By Admin | May 9, 2012

This is a movie that has several powerful, illuminating moments. The surprising thing is none of them feature bullies. While their behavior is condemned, they aren’t nearly the only bad guys in Lee Hirsch’s film. The people you’re likely to find most infuriating are clueless parents, law enforcement officials and school administrators.

Bully tells the stories of five children in four states-Mississippi, Oklahoma, Iowa and Georgia (no explanation is offered as to why the filmmaker chose rural regions of the bible belt). All five experienced sustained emotional, verbal and physical harassment at the hands of their peers. Two committed suicide before Hirsch’s cameras began rolling.

Sixteen-year-old Kelby describes what happens when you come out in Tuttle, Oklahoma. Longtime friends shunned her family. Classmates rearranged their desks to ostracize her. A van filled with jocks ran her down. In Yazoo County, Mississippi, a 14-year-old black girl named Ja’Meya sits in a juvenile detention center waiting to learn her fate after snapping and pointing her mother’s gun at tormentors.

And then there’s Alex, a Sioux City, Iowa 14-year-old who gets the most screen time and gives the chilling impression of nearing the end of his rope. His story is the heart of the documentary for a number of reasons, not the least of which is the fact that Hirsch was able to capture people screwing with him on film. This is sad, disturbing stuff. The saddest part is that some of it was shot in Alex’s home.

Perhaps as a result of his premature birth, Alex doesn’t look, walk or talk like the other kids. He’s called “fish face” and is so accustomed to being abused while riding the school bus he’s convinced himself that his classmates are “just messing around.” “If not for them, what friends do I have?” he asks his mother when she belatedly begins to acknowledge something’s seriously wrong.

More troubling than her denial though is his father’s growing frustration with Alex’s failure to stick up for himself. In one wrenching scene, he reprimands the boy for allowing his own mistreatment rather than taking any action to help him. You wonder how much more lackadaisical their responses to the problem might have proven if there hadn’t been a movie crew in the home.

They’re blazing beacons of intelligence and compassion, however, compared to the pinheads running the schools these children attend. When family and friends of one of the victims who committed suicide hold a town hall meeting to shed light on the spike in bullying, not a single school official bothers to show up. Among those flagrantly taunting Kelby on a regular basis, we learn, was one of her teachers. The worst is the assistant principal at Alex’s school. By the end of the film you want to hop on a plane and wring her neck.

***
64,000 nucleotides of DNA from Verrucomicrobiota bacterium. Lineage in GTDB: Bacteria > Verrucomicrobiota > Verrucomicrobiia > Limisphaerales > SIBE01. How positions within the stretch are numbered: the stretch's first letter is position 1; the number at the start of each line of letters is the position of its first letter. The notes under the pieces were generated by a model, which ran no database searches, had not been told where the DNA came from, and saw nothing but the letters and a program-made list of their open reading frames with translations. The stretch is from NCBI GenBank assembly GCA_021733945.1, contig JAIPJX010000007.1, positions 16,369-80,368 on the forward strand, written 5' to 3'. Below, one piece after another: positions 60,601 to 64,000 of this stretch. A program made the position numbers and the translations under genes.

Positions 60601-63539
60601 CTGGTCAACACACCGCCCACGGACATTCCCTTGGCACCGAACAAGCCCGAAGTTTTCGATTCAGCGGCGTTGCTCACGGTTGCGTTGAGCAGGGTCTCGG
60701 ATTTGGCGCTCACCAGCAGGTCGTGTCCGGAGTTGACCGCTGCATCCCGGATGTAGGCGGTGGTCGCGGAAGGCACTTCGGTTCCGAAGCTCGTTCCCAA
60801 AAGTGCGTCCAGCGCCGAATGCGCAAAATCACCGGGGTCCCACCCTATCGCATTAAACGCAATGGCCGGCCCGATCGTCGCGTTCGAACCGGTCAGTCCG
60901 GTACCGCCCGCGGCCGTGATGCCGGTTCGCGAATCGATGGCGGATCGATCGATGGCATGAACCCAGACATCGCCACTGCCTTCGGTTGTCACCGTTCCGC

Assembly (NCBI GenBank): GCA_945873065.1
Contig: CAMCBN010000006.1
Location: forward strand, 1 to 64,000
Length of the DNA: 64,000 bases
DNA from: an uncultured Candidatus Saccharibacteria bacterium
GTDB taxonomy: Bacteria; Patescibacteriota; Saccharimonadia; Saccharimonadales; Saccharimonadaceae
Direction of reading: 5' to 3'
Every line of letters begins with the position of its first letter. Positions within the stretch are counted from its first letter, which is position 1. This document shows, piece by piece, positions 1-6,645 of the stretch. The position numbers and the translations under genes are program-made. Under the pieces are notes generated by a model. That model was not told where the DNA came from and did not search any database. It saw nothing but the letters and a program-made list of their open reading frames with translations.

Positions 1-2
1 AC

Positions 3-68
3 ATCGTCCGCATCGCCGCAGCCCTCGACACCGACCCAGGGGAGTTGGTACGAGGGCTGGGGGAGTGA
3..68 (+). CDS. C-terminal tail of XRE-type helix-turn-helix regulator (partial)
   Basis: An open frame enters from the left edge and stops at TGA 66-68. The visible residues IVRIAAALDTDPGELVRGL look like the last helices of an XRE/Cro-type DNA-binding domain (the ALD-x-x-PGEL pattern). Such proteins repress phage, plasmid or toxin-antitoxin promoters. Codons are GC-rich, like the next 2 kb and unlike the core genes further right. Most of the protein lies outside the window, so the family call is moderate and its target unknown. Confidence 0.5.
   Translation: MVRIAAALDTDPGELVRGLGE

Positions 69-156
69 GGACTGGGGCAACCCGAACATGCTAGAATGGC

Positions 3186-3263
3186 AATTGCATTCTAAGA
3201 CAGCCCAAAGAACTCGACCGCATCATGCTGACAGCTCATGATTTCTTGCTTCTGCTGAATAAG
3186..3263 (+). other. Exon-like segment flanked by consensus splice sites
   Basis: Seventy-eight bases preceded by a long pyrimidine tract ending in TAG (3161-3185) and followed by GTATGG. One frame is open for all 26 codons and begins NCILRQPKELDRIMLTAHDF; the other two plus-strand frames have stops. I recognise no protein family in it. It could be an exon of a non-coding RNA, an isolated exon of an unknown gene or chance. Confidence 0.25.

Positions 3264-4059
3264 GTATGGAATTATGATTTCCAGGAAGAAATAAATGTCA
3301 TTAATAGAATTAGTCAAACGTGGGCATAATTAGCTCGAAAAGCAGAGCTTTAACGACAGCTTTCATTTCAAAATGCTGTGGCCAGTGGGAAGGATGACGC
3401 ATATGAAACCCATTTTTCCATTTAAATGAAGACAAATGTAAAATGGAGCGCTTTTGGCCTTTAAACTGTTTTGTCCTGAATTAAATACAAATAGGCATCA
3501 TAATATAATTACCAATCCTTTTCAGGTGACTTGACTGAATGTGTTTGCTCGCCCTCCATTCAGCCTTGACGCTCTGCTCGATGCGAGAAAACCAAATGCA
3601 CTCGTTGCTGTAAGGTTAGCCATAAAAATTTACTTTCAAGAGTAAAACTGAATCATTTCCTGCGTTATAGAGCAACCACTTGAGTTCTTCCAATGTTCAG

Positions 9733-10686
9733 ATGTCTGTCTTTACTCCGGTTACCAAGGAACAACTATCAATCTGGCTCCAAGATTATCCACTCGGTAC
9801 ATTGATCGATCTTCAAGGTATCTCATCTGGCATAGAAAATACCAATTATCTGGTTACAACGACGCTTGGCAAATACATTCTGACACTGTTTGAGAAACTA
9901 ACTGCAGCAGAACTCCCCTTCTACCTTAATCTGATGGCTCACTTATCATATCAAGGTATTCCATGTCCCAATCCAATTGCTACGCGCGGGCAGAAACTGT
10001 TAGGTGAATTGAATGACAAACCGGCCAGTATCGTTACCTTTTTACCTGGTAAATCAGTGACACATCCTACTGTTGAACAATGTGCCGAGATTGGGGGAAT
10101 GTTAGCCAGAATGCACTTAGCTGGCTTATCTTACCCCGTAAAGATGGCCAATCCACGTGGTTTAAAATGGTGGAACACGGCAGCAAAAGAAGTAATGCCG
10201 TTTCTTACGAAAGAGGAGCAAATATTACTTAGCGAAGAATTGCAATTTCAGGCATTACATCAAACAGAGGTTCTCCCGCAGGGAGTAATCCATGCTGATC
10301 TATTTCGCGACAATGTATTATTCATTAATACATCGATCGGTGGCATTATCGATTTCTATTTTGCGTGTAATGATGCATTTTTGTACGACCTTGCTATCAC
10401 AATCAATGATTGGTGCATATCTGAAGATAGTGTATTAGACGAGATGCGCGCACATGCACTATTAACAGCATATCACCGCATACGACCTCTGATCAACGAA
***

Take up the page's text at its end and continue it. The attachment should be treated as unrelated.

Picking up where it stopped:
Early on, we watch her completely mishandle a bullying incident. As kids file in from the playground, she takes aside two boys, one of whom has just been harassing the other, and orders them to resolve the conflict by shaking hands. The student guilty of bullying is only too glad to get off so easily. His target is incredulous and refuses. At which point the administrator excuses the perpetrator and admonishes his victim that refusing to shake hands is every bit as hurtful as what his tormentor had done.

Lest we chalk her insipidness up to a bad day, the director takes us into her office when Alex’s parents pay a visit to express their dismay after being shown footage of their son being terrorized on the school bus. Hirsch showed the same footage to the school. Unbelievably, the assistant principal poo poos their concerns, assuring them the bus is “good as gold” and proceeds to show them photos of her new grandchild.

The fact is Bully isn’t a particularly well made film. It’s manipulative and shamelessly sentimental in places and drags in others. Many viewers will wish it offered more in the way of analysis. In the end though, the latest from the documentary filmmaker isn’t about facts or figures but feelings. Hirsch wants to make you angry, to raise your blood pressure as a first step toward raising your consciousness. While he doesn’t make great cinema, there’s no doubt he makes his point.

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